Dr. Sonny Ramaswamy, director of the U.S. Department of Agriculture's National Institute of Food and Agriculture (NIFA), greets N.H. Commissioner of Agriculture Lorraine Merrill (right) and UNH senior vice provost for research Jan Nisbet (center) at UNH's Woodman Horticultural Farm Tuesday.
COLSA hosted Sonny Ramaswamy, director of the U.S. Department of Agriculture’s National Institute of Food and Agriculture (NIFA), at a town hall-style meeting at UNH’s Woodman Horticultural Farm Tuesday. Ramaswamy’s trip to UNH marks his second visit to a land-grant college since his appointment as director of NIFA by the White House eight weeks ago. In attendance were many of COLSA’s faculty, students, and staff, and members of the public, including Commissioner of Agriculture, Lorraine Merrill; State Senator Amanda Merrill; and Director of the New Hampshire Farm Bureau, Rob Johnson.
Ramaswamy spoke in detail about the current funding challenges he has inherited and discussed a variety of topics, including the importance of agricultural research and production, the consequences we face if there is no new farm bill by September 30, Congress’s general feeling about issues of climate change and new energy solutions as these apply to agriculture, the trials investigators face in searching for non-federal matching funds to grants, and the need to clear the pipeline so that American students can meet the demand for more plant breeders and other skilled workers in various phases of the agricultural industry.
“We’ve heard you loud and clear, saying we need to invest more money in the smaller, foundational grants to address the needs of research and education,” said Ramaswamy of the $80 million earmarked for foundational programs. In addition, he acknowledged scientists’ requests to make grant applications less proscriptive, to support critical agricultural production, and to provide funding for pre- and post-docs in the field. “We’re focusing on production agriculture,” said Ramaswamy, assuring the crowd that in the next few years there will be some answers to the concerns many people across the nation have expressed.
Sonny Ramaswamy, director of the USDA’s National Institute of Food and Agriculture (NIFA), visited UNH’s Woodman Horticultural Farm Tuesday. Credit: Victoria Courtland
In an open dialogue, Ramaswamy asked what the audience needed from NIFA. UNH professor of plant biology Iago Hale expressed an interest in what kind of funding would be redirected for traditional plant breeding efforts, to which Ramaswamy responded, in part, “We invested $58.9 million in classical plant breeding in the last three years to improve plant traits by using techniques that do not require trans-genetic approaches.”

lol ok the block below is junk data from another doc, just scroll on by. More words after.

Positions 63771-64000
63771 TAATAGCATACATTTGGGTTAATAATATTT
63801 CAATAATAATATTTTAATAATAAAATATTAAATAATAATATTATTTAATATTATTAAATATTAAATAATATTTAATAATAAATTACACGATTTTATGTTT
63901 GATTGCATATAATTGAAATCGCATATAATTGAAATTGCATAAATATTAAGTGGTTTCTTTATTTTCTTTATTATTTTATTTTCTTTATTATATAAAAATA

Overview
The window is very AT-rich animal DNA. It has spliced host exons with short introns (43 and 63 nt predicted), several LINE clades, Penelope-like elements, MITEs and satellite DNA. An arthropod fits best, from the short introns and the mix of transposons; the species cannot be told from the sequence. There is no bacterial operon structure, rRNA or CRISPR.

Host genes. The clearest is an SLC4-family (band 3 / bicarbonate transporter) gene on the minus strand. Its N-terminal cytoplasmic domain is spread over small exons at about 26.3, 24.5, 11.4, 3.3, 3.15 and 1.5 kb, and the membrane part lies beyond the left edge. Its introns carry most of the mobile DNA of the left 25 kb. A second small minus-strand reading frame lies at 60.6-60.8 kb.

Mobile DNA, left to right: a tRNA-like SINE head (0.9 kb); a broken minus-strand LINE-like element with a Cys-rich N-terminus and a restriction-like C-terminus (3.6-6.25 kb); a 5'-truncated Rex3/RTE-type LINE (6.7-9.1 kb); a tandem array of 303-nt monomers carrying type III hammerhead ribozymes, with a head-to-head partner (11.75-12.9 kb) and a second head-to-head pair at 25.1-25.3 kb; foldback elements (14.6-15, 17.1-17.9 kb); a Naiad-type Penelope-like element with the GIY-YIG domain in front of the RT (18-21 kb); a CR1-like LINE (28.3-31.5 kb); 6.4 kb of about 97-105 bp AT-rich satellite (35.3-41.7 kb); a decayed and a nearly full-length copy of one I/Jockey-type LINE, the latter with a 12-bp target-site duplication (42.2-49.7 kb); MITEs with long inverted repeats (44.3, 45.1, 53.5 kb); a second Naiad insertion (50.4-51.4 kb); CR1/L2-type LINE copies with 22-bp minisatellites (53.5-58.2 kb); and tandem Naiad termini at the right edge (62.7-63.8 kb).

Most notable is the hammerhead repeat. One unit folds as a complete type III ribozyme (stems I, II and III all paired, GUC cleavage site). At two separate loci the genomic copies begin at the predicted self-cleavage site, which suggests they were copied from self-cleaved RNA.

UNH professor of plant biology Tom Davis inquired about the possibility of tapping into a larger pool of funds, traditionally allocated to the National Institutes of Health (NIH), for agricultural projects that have outcomes impacting human health. Ramaswamy said, “That’s my intent ��� to work with [NIH director] Francis Collins. It used to be all about farm to fork, now it’s changed from farm to fork to healthy outcomes. The outcome needs to drive your breeding work.”
Anita Klein, N.H. Agricultural Experiment Station faculty fellow, asked what kind of priority NIFA placed on sustainable energy or bioenergy in its portfolio of funding. “I was told to backpedal on climate change, and I said, No way. As a scientist, I have seen it,” said Ramaswamy who went on to discuss a project at the University of Pennsylvania in which scientists took starch derived from corn and wheat to create new generations of lithium batteries that are much better at holding a charge. “Congress is not convinced [about climate change], but this is an area we must invest in, and we are not going to walk away from it.”
Ramaswamy encouraged people to reach out to their legislature, to call ��� rather than email ��� their senators in support of the farm bill. “I don’t know if you’ve seen how the farm bill is put together,” said Ramaswamy, “but the process is worse than making sausage.” Despite any frustrations, he’s excited about a component in the bill that includes an effort to create a 501c3 foundation with its first $100 million funded by Congress to be followed by support from private companies. Grants will support public education, agricultural production, plant breeding, and more.
While Ramaswamy is hamstrung by mortgages that will tie up 35 percent of NIFA’s funding for the next few years, he remains optimistic about that which can be done to have immediate effects. Establishing Career Awards that give a leg up to scientists in the early stages of their careers is on his to-do list, along with providing modest funding for Blue Sky Research in support of the great ideas that spring from high-risk research that just might change the world. Ramaswamy urged everyone not to “focus too much on the hard science and forget the human dimension” of research. “Ultimately, agriculture is about feeding people ��� alleviating hunger ��� but it’s also about jobs.”
Prior to his visit at UNH, Ramaswamy traveled to the University of Vermont and the Justin Morrill homestead in Strafford, Vermont, during this 150th anniversary of the Morrill Land-Grant College Act of 1862. This is also the 125th anniversary of the Hatch Act, which NIFA administers.
To contact Dr. Ramaswamy with questions or comments, email email@example.com or call 202-720-4423.